Recycled Tires: Bouncing Back from the Scrap Yard
Great. Another flat tire. Second time this year already, too. Time to take your car in and have it fitted with a brand-new, raven-black tire. Gotta love that fresh rubber scent!
So, now what? You’ve paid the extra fee to have your old tire disposed of, so it’s off into the vast abyss of “not my problem anymore,” right? Probably will just be used to create new tires. No big deal.
Related: Find out why used can be better than new
A Dilemma that Keeps Coming ‘Round
Perhaps it would surprise you to know that the United States alone produces over 290 million scrap tires annually (2003 study by the Rubber Manufacturers Association). That’s every year. While nearly half of these tires are used for fuel, the rest are dispersed to various civil engineering projects, ground rubber applications, reused in various other products, or just exported to other countries. Hardly any used tires are used in the creation of new ones, reports the US EPA, because of quality constraints.
But what about countries outside North America? Unfortunately, many countries, don’t offer the same conservation and salvaging services that America does. In fact, even some struggling cities within the U.S., both in urban and rural neighborhoods, suffer from illegal dumping and an excess of rubber donuts. EPA estimates are that between 500 and 800 million scrap tires are in scrap tire piles across the US, and over a billion are discarded worldwide.
Car tires were designed to be indestructible so, with the amount of used tires annually accumulating in landfills and scrap yards around the world, the now-billions of tires worldwide will not suddenly disappear. If we don’t take responsibility for automotive waste, the eco-epidemic will continue to spread.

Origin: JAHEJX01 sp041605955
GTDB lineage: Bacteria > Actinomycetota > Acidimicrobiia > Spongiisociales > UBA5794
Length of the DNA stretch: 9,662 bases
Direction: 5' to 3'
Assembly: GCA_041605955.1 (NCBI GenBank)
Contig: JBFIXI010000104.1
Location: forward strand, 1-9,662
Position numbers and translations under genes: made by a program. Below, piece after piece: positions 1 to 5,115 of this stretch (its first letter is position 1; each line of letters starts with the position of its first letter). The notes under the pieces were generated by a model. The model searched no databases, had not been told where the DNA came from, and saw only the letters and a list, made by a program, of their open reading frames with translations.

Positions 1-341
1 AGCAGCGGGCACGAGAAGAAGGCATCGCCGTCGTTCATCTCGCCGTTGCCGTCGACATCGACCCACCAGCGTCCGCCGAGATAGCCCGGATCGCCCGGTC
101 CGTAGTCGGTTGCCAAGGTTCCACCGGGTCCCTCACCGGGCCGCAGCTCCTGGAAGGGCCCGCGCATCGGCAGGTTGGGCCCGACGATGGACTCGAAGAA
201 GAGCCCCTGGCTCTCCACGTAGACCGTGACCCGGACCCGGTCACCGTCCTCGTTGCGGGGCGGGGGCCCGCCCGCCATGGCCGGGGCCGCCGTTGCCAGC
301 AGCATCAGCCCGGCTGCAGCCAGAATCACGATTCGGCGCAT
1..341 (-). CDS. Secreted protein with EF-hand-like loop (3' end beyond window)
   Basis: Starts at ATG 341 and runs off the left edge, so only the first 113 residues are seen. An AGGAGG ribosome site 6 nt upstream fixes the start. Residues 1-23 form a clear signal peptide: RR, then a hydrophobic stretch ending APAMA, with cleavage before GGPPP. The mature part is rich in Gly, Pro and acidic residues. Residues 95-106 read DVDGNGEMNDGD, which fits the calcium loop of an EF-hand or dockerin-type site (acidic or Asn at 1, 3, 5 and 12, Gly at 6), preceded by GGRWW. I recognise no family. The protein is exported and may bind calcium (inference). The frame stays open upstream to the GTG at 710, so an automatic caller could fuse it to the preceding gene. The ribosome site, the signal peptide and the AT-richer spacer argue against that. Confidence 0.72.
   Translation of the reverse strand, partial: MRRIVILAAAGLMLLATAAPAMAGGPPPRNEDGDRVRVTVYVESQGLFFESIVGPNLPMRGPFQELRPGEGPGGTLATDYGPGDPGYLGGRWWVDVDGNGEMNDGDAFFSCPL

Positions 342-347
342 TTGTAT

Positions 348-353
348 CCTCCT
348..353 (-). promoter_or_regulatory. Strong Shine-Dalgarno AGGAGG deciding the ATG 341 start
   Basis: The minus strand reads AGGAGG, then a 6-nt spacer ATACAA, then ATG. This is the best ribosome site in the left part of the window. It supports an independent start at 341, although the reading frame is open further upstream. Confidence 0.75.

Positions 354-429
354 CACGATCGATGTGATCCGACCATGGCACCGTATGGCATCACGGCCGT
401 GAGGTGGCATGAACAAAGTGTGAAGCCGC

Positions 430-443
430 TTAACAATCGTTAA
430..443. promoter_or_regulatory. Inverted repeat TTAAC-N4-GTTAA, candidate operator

Perhaps we can follow the examples of some creative, eco-minded entrepreneurs from around the world.
Recycled Tires: Shoes
One of the most common uses for recycled tires has become as shoes. In Kenya, hand-crafted akala sandals are made from old tires and sold in street markets. The tire treads are excellent for the soles of the shoes and durable rubber is a humane replacement for animal hide material.
In Michigan, Reverend Faith Fowler inspired dozens of workers at the Cass Community Social Services center to turn old tires (approximately 35,000 annually) into flip flops. These Detroit Threads sell for the same price as a store-bought pair, but last considerably longer.
Eco-friendly outfit accessories, like shoes or belts, are both affordable to make and a popular item in the green-friendly and hipster crowd (retailing online for upwards of $80).
Recycled Tires: Art and Civil Use
If there’s going to be tires around, why not make them look more appealing and artistic? Tire sculptures have been a cheap, effective way for community renewal initiatives to promote creativity while maintaining an urban atmosphere.
Shredded rubber functions as a safe alternative to oft-used wood chips or pebbles in public playgrounds. Falling down on or throwing rubber scraps will not cause the same harm that hazardous, traditional materials do.
Recycled Tires: Furniture
The durable, weather-proof nature of car tires yields a perfect material for a variety of outdoor furniture: from chairs and tables to swings (who hasn’t spend their childhood on a tire swing?) and garden hedges. Entrepreneur Anu Tandon Viera creates such outdoor furniture via The Retyrement Plan, established to bring new life to old materials.
With some elbow grease and a little creativity, we can ensure that the circle of life continues for damaged tires in fresh and innovative ways.
What other uses could a used tire have? And what other parts of a car could be recycled into something different? Share your ideas with us!
Related: When does an old car become a classic car?